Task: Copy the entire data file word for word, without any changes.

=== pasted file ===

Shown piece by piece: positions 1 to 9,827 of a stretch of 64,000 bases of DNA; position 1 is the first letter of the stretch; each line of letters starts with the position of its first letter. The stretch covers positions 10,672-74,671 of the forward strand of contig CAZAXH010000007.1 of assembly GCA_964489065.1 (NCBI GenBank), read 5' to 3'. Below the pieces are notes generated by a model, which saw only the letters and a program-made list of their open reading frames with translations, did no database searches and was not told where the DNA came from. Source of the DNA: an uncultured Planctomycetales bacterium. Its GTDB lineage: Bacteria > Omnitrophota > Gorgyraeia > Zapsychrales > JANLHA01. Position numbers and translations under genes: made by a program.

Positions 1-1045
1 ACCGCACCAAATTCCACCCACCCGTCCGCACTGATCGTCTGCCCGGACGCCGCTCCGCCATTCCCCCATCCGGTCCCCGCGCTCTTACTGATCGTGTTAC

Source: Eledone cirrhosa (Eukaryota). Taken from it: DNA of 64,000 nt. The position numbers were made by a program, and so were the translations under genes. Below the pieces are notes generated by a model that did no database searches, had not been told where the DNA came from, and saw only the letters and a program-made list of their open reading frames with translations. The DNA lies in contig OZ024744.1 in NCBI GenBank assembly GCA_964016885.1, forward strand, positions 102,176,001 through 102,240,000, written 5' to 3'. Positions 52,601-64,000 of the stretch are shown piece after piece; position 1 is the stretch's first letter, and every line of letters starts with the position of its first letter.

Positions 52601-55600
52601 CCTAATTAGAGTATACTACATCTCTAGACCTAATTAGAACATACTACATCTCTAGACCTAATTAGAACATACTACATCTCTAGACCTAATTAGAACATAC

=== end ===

Shown piece by piece: positions 1 to 9,827 of a stretch of 64,000 bases of DNA; position 1 is the first letter of the stretch; each line of letters starts with the position of its first letter. The stretch covers positions 10,672-74,671 of the forward strand of contig CAZAXH010000007.1 of assembly GCA_964489065.1 (NCBI GenBank), read 5' to 3'. Below the pieces are notes generated by a model, which saw only the letters and a program-made list of their open reading frames with translations, did no database searches and was not told where the DNA came from. Source of the DNA: an uncultured Planctomycetales bacterium. Its GTDB lineage: Bacteria > Omnitrophota > Gorgyraeia > Zapsychrales > JANLHA01. Position numbers and translations under genes: made by a program.

Positions 1-1045
1 ACCGCACCAAATTCCACCCACCCGTCCGCACTGATCGTCTGCCCGGACGCCGCTCCGCCATTCCCCCATCCGGTCCCCGCGCTCTTACTGATCGTGTTAC

Source: Eledone cirrhosa (Eukaryota). Taken from it: DNA of 64,000 nt. The position numbers were made by a program, and so were the translations under genes. Below the pieces are notes generated by a model that did no database searches, had not been told where the DNA came from, and saw only the letters and a program-made list of their open reading frames with translations. The DNA lies in contig OZ024744.1 in NCBI GenBank assembly GCA_964016885.1, forward strand, positions 102,176,001 through 102,240,000, written 5' to 3'. Positions 52,601-64,000 of the stretch are shown piece after piece; position 1 is the stretch's first letter, and every line of letters starts with the position of its first letter.

Positions 52601-55600
52601 CCTAATTAGAGTATACTACATCTCTAGACCTAATTAGAACATACTACATCTCTAGACCTAATTAGAACATACTACATCTCTAGACCTAATTAGAACATAC